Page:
Hemophilia is a blood condition. People with hemophilia lack the proper proteins to cause blood-clotting. Hemophiliacs suffer from more blood loss than the average person because their wounds do not scab over as quickly. Cuts that are non-alarming for people with the usual blood-clotting proteins can be life threatening to those suffering from hemophilia. Hemophilia is a genetic disorder. It is caused by a sex-linked recessive gene. Because the gene is found on the X chromosome, females are typically carriers of the disease, while males are more likely to suffer from hemophilia itself. As of today, there is not a cure for hemophilia. In the past, hemophilia meant a drastically shortened life. Today, people suffering from hemophilia have a typical quality of life and generally live about ten years less than the average lifespan.
Symptoms of hemophilia are associated with the blood’s inability to clot. These may include extreme bruising, large amounts of blood associated with small wounds such as vaccinations, frequent nosebleeds, and more.
- Excessive or spontaneous bleeding
- Large, unexplained bruising
- Blood in urine or stool
- Joint pain
- Irritability in infants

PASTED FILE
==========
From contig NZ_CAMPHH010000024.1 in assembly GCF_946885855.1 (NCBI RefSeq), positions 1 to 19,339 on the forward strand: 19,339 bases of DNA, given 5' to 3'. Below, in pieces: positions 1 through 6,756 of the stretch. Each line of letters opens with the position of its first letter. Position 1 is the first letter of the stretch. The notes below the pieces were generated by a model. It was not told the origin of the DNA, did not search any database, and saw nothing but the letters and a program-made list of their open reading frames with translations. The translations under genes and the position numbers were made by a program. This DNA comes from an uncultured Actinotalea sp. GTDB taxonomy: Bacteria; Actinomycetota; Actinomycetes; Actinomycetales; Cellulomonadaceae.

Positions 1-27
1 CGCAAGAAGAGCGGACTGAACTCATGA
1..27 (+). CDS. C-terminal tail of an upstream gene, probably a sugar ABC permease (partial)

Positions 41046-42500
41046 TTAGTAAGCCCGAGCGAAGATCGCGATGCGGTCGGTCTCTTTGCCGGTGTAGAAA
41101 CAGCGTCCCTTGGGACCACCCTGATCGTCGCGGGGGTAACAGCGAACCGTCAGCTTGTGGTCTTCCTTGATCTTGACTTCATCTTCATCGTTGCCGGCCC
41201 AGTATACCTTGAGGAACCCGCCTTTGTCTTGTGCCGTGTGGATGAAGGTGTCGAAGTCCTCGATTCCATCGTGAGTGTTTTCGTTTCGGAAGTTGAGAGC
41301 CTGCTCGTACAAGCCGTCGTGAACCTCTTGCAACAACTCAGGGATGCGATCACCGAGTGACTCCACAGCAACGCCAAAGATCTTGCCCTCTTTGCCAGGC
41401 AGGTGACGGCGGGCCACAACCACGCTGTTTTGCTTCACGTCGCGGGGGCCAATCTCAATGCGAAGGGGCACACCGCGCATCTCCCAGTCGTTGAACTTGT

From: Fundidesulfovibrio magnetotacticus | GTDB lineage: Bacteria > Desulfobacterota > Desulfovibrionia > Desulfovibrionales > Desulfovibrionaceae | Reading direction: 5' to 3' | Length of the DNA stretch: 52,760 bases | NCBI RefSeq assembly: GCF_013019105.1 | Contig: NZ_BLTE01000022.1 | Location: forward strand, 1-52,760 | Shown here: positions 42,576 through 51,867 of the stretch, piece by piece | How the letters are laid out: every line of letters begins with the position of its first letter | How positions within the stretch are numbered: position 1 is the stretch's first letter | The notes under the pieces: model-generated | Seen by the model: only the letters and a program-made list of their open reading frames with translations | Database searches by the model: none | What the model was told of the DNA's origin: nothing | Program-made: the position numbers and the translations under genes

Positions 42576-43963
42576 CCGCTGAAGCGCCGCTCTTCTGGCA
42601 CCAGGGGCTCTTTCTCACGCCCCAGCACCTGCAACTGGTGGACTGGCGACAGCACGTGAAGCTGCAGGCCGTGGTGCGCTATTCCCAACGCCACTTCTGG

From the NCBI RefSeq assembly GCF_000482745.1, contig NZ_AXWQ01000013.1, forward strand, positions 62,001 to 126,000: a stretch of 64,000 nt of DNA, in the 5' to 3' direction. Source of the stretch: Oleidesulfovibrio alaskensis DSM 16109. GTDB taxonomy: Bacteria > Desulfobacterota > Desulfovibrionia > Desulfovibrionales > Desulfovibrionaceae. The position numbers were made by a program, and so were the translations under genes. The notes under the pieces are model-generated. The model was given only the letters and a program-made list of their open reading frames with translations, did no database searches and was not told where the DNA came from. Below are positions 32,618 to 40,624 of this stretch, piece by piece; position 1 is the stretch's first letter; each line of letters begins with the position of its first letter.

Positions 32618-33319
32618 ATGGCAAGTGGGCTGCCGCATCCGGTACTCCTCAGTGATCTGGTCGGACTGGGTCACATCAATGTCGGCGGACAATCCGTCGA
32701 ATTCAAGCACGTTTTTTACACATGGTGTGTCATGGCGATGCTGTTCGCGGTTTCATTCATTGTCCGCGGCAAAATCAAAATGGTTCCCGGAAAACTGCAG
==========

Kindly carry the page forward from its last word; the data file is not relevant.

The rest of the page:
- Bleeding from an injury
- Extreme headache and joint pain
- Neck pain
- Altered vision
Hemophilia is a genetic disorder. There are three different versions of hemophilia. Each version is caused by different genetic phenomena.
- Defective genes on the X chromosome causes hemophilia A and B
- Because males only inherit one X chromosome, they are more likely to have hemophilia
- Females have two X chromosomes, increasing the likelihood that one of them will have the correct gene
- If females have one correct gene and one defective, they will carry the gene but will not have hemophilia
- Defective gene on chromosome four causes hemophilia C
- This type of hemophilia affect each sex equally, but is much less common
It is possible to test for hemophilia during pregnancy. The test may be risky for the fetus. Hemophilia is typically diagnosed by the age of nine months with the use of a blood test.
- Genetic testing during pregnancy
- Blood test
There is no known cure for hemophilia. There are researchers working on gene therapy to help hemophiliacs produce blood-clotting proteins on their own, but it has not yet been perfected. However, with the proper care and treatment, sufferers may have a healthy and long life. This care includes artificial blood clotters, vaccinations against other blood-borne diseases, and regular first aid. It is also recommended that those suffering from hemophilia do not play active sports.
- DDAVP infusions (clotting factor)
- Hepatitis vaccinations
- Aggressive first aid
- Physical therapy in case of internal bleeding